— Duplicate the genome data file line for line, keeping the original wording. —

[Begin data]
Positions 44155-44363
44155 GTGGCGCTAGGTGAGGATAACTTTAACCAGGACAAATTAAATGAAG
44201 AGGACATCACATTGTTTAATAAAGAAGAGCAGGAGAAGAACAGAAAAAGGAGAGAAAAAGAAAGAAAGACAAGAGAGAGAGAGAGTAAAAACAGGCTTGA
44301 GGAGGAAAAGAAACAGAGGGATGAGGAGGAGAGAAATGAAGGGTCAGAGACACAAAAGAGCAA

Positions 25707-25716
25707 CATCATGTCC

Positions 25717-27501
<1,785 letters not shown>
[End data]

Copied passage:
Positions 44155-44363
44155 GTGGCGCTAGGTGAGGATAACTTTAACCAGGACAAATTAAATGAAG
44201 AGGACATCACATTGTTTAATAAAGAAGAGCAGGAGAAGAACAGAAAAAGGAGAGAAAAAGAAAGAAAGACAAGAGAGAGAGAGAGTAAAAACAGGCTTGA
44301 GGAGGAAAAGAAACAGAGGGATGAGGAGGAGAGAAATGAAGGGTCAGAGACACAAAAGAGCAA

Positions 25707-25716
25707 CATCATGTCC

Positions 25717-27501
<1,785 letters not shown>